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Cats Protection Swale appeals for volunteers across Sittingbourne, Sheppey and Faversham

A charity desperately needs to raise more funds after its vets bills almost doubled to more than £60,000 in the last year.

Cats Protection Swale covers the entire district including Sittingbourne, Sheppey and Faversham.

Charlie strayed for years before being taken in by the charity
Charlie strayed for years before being taken in by the charity

Fosterer Joa Savage helps with welfare cases, publicity and fundraising for the branch.

The Iwade resident first started volunteering for the charity in 1995 while living elsewhere.

She said: “I have a big passion for animal welfare and I absolutely love all animals – especially cats.

“I want to see them treated a lot better than they are, especially the welfare standards.

“We have so many people who have cats because they know people whose cats have had kittens so they just take them.

“But they don’t neuter them and they become poorly, or they have kittens themselves. Normally they call us when it’s too late.”

Eastchurch resident Lynn Chamberlain decided to get involved with the charity around 18 months ago.

She explained: “I just wanted to do something a little bit more rewarding as I get older and financially I didn’t need to work so much.

“I started out as an admin team leader, then started helping the fundraisers on the stalls and now I’m treasurer and I also foster.

“We all do a bit of everything.”

The branch is currently looking for more volunteers to organise fundraising events, help at events or donate. It currently has around 25.

Joa said: “It’s not every weekend or even every month, but we need committed people who want to make a difference.”

Cats Protection Swale is looking for volunteers
Cats Protection Swale is looking for volunteers

To inquire about volunteering opportunities, email branchteamleader@swale.cats.org.uk

The charity is also urging people to get their cats microchipped, as it is now a legal requirement from June 10.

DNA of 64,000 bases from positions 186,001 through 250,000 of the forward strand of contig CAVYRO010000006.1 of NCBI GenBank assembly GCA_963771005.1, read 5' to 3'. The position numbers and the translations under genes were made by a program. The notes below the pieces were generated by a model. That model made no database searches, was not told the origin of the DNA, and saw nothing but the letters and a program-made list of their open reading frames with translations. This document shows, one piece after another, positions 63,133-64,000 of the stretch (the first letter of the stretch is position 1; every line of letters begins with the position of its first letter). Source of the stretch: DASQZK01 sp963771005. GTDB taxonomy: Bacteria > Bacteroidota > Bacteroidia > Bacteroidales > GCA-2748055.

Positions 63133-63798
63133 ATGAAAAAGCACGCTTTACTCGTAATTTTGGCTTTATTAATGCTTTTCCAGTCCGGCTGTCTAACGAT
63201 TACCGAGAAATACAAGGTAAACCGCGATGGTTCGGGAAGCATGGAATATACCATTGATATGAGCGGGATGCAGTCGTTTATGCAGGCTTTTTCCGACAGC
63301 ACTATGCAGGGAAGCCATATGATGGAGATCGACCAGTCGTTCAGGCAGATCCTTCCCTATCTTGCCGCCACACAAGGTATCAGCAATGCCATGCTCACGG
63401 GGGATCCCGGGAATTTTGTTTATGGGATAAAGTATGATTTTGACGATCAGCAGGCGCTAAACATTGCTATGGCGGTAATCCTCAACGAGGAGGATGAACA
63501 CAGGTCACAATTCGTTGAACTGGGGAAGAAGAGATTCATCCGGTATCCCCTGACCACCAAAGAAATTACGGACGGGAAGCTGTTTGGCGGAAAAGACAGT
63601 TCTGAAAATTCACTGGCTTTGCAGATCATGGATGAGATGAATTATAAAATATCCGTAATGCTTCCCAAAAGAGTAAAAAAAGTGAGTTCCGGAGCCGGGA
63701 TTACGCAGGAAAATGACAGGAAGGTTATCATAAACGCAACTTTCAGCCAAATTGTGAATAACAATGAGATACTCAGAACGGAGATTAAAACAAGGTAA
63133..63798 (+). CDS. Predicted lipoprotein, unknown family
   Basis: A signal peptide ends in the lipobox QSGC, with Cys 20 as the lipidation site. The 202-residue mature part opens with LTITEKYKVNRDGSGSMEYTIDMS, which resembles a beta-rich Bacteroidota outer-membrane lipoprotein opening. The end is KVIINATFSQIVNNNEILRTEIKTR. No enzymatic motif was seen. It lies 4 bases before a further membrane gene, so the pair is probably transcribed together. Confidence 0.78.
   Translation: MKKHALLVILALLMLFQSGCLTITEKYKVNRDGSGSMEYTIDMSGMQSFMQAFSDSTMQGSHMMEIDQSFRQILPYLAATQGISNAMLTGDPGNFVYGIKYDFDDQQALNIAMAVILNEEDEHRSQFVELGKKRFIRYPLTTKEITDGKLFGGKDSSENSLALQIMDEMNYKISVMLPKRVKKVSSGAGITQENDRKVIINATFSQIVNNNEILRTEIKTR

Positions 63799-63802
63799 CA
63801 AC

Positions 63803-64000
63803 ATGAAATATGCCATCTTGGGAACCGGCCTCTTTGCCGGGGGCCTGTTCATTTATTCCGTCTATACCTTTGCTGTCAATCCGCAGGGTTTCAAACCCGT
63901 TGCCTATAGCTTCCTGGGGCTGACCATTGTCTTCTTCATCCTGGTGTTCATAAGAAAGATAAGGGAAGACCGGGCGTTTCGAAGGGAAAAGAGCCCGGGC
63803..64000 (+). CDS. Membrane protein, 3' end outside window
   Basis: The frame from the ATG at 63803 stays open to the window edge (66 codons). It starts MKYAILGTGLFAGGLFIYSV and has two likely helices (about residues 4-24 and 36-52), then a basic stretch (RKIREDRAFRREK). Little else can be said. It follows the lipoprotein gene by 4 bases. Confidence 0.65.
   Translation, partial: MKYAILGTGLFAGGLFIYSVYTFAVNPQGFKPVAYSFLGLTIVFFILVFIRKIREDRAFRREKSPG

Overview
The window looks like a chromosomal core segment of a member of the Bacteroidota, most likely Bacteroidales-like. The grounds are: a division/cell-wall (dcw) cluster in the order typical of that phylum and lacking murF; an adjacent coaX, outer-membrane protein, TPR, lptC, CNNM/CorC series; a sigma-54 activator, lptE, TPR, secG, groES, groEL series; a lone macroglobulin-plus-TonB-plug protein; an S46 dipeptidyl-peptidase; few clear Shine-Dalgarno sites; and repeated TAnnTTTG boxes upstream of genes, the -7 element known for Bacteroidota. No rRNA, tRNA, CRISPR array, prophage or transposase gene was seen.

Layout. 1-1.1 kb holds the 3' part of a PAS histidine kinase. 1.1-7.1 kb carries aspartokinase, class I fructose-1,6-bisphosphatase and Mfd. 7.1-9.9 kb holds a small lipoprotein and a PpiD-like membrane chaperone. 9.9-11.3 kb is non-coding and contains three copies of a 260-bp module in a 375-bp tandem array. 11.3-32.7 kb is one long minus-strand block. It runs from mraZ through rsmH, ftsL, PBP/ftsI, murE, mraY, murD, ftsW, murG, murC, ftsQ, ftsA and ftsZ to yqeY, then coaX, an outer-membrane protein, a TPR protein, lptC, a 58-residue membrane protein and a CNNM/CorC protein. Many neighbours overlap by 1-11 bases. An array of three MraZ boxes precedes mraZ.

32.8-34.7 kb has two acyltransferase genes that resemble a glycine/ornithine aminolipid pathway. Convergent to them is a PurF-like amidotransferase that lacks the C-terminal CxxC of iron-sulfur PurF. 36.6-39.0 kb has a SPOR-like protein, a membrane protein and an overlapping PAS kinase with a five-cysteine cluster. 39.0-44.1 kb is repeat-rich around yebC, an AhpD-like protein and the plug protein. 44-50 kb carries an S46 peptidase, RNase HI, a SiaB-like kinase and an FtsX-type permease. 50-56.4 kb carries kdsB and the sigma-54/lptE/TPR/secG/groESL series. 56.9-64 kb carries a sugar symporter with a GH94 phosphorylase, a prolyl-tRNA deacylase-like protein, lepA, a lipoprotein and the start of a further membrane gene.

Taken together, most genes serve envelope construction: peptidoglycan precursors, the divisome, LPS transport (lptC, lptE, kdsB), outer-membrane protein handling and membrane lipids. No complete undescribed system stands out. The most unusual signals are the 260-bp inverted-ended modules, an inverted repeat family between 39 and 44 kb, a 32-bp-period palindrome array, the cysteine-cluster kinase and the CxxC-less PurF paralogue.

The Swale branch was founded 23 years ago. As well as helping cats that have been abandoned and stray cats, it also does trap, neuter and release (TNR).

Joa explained: “We have lots of feral colonies in Swale and we humanely trap them, we neuter them and we return them because they’ll never be domesticated cats. These cats want to live outdoors.

“We are all volunteers. We are a self-funded branch, each branch of Cats Protection is self-funded.

“We cover a whole remit of work including microchipping stray cats and unfortunately picking up ones that have been injured.

“We offer neuter vouchers to people to help them if they’re on low income.”

They also rehome cats if owners' circumstances change, but there is a waiting list.

“With the cost of living we’re seeing this a lot,” Joa added.

Last year, the branch spent £60,557 on vet bills alone and more than 300 cats went through its books.

Lola, a ragdoll that was taken in by Cats Protection Swale
Lola, a ragdoll that was taken in by Cats Protection Swale

This is almost double from the previous year where £37,783 was spent.

The branch also spent an additional £3,440 on other cat welfare costs last year.

Joa explained: “Vets are our biggest outgoing, they’re about 95% of what we spend.

“We don’t have outgoings because we don’t have a homing centre. We also don’t have a shop, whereas other branches might have both or one of those things.